German startup promises 25% range increase with low voltage e-drives: Page 2 of 2

November 20, 2018 //By Julien Happich
German startup promises 25% range increase with low voltage e-drives
Founded in 2016, German startup Volabo GmbH based in Ottobrunn near Munich has secured over 30 patents worldwide to redefine e-drives.

For demonstration purposes, Volabo has already built 5 prototypes and is now busy integrating its e-drive in demo cars. The new motor concept has already been benchmarked against industry leading e-drives and enabled a 25% increase in driving range at equivalent battery capacity, or allowed a 30% reduction of battery capacity for the same range (through the cascading effects of lighter e-drive weight, lower power losses and reduced battery weight in the vehicle).

Backed by research, Volabo claims the ISCAD reduces losses in common driving cycles by more than 50 % compared to reference drives based on induction machines.

270mm long and 253mm in diameter, the prototype ISCAD delivers over 300kW at a safe-to-touch 48V battery voltage, removing the need for costly high-voltage shielding and making this e-drive inherently safe for maintenance personnel or even in the event of a heavy car crash.

Discussing the company's roadmap with eeNews Europe, Marketing manager Lena Honsberg said the company was now working on its 4th generation e-drive, noting that apart from the very first prototype that had served as a proof of concept, all subsequent designs had been following precise customer specifications, meaning the startup was self-financed through customer-oriented project developments.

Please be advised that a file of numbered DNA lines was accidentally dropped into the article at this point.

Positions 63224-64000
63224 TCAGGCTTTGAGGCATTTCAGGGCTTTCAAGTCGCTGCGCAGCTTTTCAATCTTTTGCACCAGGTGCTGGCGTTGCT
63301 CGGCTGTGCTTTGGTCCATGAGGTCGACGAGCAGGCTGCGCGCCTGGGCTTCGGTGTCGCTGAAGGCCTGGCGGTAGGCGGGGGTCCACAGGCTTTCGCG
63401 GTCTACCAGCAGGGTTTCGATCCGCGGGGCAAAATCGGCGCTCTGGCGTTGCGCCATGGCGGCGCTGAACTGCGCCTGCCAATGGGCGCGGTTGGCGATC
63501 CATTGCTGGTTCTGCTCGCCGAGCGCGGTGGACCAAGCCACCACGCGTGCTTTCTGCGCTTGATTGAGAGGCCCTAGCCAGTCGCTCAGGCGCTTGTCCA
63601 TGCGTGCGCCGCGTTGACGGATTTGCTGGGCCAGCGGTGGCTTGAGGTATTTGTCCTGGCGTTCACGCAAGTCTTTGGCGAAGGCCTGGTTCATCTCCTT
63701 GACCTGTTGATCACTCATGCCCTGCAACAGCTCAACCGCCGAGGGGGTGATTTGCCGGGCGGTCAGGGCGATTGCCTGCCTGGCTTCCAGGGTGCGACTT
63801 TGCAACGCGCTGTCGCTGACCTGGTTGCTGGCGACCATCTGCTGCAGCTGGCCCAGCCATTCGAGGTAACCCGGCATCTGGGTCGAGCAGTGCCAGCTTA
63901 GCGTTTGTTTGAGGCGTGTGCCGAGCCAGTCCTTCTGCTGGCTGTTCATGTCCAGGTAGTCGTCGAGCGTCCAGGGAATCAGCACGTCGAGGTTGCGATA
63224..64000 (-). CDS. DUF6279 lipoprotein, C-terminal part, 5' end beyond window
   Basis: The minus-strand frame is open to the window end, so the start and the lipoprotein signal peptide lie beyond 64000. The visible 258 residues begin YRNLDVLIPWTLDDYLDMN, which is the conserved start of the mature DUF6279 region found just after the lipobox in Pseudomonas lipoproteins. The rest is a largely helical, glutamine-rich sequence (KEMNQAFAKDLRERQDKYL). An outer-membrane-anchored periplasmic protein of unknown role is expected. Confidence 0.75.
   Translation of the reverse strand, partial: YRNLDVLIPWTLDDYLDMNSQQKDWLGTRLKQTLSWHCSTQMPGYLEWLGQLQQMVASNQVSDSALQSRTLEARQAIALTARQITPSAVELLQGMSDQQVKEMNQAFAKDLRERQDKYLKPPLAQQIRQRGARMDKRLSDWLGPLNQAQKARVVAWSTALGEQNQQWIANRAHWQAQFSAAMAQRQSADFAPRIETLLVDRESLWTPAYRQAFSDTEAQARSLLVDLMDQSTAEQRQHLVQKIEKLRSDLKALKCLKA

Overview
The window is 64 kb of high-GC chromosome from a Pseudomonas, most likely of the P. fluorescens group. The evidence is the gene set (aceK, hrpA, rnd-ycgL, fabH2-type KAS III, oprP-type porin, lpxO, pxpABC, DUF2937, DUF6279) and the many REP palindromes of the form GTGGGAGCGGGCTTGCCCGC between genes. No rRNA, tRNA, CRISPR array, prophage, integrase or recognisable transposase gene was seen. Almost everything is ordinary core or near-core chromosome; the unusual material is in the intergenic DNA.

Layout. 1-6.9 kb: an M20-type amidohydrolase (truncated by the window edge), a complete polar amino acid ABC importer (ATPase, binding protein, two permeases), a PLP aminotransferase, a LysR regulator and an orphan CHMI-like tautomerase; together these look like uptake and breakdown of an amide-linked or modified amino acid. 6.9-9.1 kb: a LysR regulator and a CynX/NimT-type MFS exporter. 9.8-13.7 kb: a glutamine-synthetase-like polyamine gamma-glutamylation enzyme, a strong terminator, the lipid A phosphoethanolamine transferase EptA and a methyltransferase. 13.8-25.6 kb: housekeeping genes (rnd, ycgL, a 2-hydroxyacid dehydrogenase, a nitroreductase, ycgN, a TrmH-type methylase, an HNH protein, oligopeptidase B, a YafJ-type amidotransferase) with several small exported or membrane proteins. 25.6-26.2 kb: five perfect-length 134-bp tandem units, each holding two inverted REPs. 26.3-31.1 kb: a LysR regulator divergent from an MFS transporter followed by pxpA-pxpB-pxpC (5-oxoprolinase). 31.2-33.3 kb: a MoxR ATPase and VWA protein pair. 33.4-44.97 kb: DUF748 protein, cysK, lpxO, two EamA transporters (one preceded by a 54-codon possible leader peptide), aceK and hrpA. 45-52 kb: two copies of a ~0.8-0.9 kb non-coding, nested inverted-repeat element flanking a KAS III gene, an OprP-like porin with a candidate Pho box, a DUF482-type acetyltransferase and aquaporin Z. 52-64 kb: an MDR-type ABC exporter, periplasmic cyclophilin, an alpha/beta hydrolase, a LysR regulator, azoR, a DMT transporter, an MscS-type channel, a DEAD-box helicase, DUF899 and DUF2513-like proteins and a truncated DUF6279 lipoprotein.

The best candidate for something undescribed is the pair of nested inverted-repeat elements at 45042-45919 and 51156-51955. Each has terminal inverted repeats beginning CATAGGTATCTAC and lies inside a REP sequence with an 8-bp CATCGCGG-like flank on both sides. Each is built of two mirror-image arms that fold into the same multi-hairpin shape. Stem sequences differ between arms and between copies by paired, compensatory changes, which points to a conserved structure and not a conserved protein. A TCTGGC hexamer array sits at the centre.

"Now we are acting as a development consulting firm and we are self-funded by a regular cash-flow, so we could go without investors. But our next step is to qualify and certify the e-drive for automotive applications so we can license our technology to various car manufacturers. In order to go faster and be more agile, independently from customer-driven projects, we are looking for investors or strategic partners" Honsberg explained.

Because the ISCAD could be designed with a varying number of poles or sized differently, it is very scalable, from 15 to 300kW, according to the company who sees large markets in the ship industry as well as in agricultural machinery where a 48V system would be inherently safer than the 400 or 800V systems in use today.

"A lot of firms are interested in our technology and we have a lot of projects running" Honsberg said, one of them with German company Knorr-Bremse.

Next, the 20-staff strong company wants to design optimized power electronics to further leverage the efficiency gains of its e-drive.


Volabo -

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